If you take a short walk from the Hotel Kempinski at the side of the Danube heading North you will see the beautiful building of the Hungarian Academy of Sciences and the Palace Grasham. On same direction you will find the Kossuth Lajos Square, the place of the Parliament district. The neo-gothic Parliament is the biggest building in Hungary with its 268 meters length. If you have a chance to visit inside (because of the parliament sessions it is opened temporarily) you will see there the Hungarian Crown (having a cultural value for Hungarians) and the Crown Jewels. Not so far from here you can see the Saint Stephen’s Basilica  (the biggest church in Budapest), where the Holy Right Hand of the founder of Hungary, King Saint Stephen in on display. Walking back to the Kempinski at the Vörösmarty Square you should take a short rest at the Gerbeaud Café enjoying the excellent expresso coffee and sweets and the reminiscent atmosphere of the old Austro-Hungarian time. In fact, there are still several traditional Coffe Houses in Budapest (such as The New York Café and others). The city is also well known for the so-called “ruin bars”, which are very charming.  Budapest has 223 museums and galleries that evoke several memories, not only of the Hungarian history, art and science, but also those memories of European and even universal culture and science (the Hungarian National Museum, the Museum of Applied Arts, Palace of Arts and the House of Terror for memory of victims of the Nazism and Communism are just a few) .

Another point of interested that must not be missed is the Széchenyi Medicinal Termal Bath, with its traditional buildings and statues built in modern Renaissance style and the open swimming pools with hot thermal water it attracts both citizens and tourists. (Other very popular geothermal springs are the Hotel Gellért Bath with its Art Nouveau interior and colourful mosaics, the Rudas and the Lukács Bath).

Participants to the IBNS Meeting will receive free maps and further information at the hotel. Further touristic information along with the Budapest Travel Card will be found at the Budapest Festival and Tourism Center. The travel card allows for free public transit and discounts for several museums, restaurants and other places. Please consult at the desk of the Kempinski Hotel.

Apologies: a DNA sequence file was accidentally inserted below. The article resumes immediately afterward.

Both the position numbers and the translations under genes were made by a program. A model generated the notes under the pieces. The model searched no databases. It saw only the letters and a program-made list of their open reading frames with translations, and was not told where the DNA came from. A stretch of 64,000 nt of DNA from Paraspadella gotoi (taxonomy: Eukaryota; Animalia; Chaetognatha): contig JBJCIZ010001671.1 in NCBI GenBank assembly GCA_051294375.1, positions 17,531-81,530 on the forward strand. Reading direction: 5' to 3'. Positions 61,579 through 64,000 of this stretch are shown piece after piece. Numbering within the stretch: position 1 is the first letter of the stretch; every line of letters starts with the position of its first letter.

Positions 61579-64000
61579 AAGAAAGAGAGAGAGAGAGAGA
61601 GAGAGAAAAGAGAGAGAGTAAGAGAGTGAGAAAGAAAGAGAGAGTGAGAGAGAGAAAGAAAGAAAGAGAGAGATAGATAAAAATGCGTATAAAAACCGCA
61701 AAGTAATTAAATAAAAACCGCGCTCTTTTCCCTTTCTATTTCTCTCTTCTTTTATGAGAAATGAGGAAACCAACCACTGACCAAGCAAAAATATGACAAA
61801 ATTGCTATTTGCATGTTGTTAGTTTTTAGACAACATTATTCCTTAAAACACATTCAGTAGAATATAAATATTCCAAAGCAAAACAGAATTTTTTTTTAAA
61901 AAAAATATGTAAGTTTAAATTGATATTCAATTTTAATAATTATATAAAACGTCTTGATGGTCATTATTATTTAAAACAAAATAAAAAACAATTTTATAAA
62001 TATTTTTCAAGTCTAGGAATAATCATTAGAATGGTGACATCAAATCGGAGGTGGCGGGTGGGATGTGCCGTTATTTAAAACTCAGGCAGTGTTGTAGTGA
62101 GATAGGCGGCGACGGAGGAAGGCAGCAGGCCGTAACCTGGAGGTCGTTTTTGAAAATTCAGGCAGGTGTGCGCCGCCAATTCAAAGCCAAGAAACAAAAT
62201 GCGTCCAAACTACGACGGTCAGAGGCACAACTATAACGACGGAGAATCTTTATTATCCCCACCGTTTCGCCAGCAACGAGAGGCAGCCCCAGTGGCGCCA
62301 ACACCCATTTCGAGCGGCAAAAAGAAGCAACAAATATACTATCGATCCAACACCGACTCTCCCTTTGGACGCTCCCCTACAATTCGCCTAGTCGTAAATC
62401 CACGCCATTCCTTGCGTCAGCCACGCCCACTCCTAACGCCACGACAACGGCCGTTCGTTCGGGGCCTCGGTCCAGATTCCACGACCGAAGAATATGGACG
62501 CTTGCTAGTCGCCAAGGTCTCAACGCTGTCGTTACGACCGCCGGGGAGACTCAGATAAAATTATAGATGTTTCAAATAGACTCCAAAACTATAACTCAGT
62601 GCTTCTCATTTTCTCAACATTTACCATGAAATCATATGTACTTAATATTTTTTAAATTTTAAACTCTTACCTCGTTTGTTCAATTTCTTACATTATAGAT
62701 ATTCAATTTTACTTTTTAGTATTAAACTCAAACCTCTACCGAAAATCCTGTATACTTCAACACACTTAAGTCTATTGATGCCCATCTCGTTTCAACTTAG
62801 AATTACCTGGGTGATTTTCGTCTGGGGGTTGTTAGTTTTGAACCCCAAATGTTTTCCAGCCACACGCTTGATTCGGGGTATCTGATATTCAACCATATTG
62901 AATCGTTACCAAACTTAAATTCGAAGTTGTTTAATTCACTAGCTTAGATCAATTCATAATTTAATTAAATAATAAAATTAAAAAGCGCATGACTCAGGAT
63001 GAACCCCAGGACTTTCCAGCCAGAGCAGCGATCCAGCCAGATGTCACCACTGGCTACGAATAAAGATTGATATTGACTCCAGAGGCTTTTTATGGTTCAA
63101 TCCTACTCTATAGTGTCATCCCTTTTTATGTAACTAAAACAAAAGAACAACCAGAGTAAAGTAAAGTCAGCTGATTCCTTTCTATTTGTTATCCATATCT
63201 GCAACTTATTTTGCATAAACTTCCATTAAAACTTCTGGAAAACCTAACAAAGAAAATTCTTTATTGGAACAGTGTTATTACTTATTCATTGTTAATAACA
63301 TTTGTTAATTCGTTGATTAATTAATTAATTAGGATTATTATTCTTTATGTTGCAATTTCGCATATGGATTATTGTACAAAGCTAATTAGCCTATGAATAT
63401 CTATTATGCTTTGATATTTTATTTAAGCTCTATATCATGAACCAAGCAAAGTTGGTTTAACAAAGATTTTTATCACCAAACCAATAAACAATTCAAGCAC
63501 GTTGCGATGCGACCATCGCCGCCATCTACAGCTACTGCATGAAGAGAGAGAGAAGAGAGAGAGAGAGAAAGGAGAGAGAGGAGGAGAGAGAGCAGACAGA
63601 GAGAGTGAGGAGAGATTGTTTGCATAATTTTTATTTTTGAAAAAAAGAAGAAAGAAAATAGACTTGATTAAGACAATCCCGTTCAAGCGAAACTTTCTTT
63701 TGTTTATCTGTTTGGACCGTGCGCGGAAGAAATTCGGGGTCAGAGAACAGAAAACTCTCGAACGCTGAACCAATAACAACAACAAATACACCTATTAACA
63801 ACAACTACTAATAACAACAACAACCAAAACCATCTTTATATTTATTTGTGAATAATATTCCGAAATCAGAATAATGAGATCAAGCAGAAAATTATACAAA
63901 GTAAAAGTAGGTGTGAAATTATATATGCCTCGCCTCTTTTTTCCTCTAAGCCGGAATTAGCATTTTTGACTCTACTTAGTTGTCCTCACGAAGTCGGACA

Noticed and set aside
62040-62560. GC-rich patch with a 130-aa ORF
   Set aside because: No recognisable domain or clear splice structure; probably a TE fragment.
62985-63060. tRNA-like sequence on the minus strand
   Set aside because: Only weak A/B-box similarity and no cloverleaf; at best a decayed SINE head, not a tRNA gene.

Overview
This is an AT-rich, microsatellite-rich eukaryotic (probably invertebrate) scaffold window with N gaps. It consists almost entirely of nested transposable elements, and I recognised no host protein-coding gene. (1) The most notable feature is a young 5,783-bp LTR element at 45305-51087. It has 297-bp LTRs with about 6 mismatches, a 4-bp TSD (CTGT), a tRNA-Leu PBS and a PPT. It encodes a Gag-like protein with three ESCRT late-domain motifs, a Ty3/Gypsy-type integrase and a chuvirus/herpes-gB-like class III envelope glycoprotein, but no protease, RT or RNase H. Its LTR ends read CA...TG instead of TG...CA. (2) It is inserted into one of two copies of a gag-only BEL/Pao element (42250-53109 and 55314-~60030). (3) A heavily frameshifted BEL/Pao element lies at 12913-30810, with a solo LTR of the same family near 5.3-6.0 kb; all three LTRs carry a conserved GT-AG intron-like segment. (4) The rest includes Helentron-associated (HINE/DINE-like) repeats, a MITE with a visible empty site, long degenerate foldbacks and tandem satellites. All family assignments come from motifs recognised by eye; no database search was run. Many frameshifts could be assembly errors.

Budapest, the city of festivals!

The Budapest Spring Festival presents on concerts and several venues across the city. The Budapest Fringe Festival brings more than 500 artists in about 50 shows to produce a wide range of interesting art works in alternative theatre, dance and music and comedy outside the mainstream. The Sziget Festival is one of the largest outdoor music festival in Europe (unfortunately it will be organized in August this year; a similar one, the Zamárdi Sound Festival at the lake Balaton will be at the end of June, so you may enjoy it if your visit is extended). There are many symphony orchestras in Budapest with the Budapest Philharmonic Orchestra being preeminent orchestras. It was founded in 1835 by Ferenc Erkel and still presents regular concerts in the Hungarian State Opera House and the National Theatre.

For those who will stay longer in Hungary, it is recommended to pay a visit of the lake Balaton (just 100 km from Budapest) and several important cities of the country.

IBNS2016 - Budapest
By Davide Amato

Dear IBNS members, we are fast approaching the IBNS's next meeting in Budapest! And while you are already thinking of enjoying the beauty of the former capital of Austro-Hungarian Empire, let’s highlight the major events of the conference.

IBNS2016 will begin with an unforgettable opening reception and student social.  The meeting program will showcase 26 symposia along with two keynote lectures, one bench-to-bedside lecture and the presidential lecture. Building on the success of previous years, the IBNS will host the travel award blitz, four oral presentations, two poster sessions, the renowned career development workshop and the meet-the-professionals luncheon. We will conclude the meeting with a ceremonial banquet and dancing.

Other updates will be announced in the coming months. The scientific program is of high standards and counts the presence of scientists from all over the world to present their own work covering virtually all behavioral neuroscience fields. Joining the conference this year is highly recommended; please watch our website for updates regarding the event.

IBNS Annual Meeting,
June 7-12, 2016, Kempinski Hotel, Budapest, Hungary. Hear from the best in our various fields of study, network with scientists and researchers from all over the world, present your work and enjoy the historic surroundings that Budapest, Hungary, and the Kempinski Hotel have to offer. More info at: http://www.ibnsconnect.org/meetings

Mar 25, 2016 Abstract Deadline (Posters Only)

Email the event flyer to your friends and colleagues, inviting them to attend HERE.

Congratulations to the 2016 Travel Awardees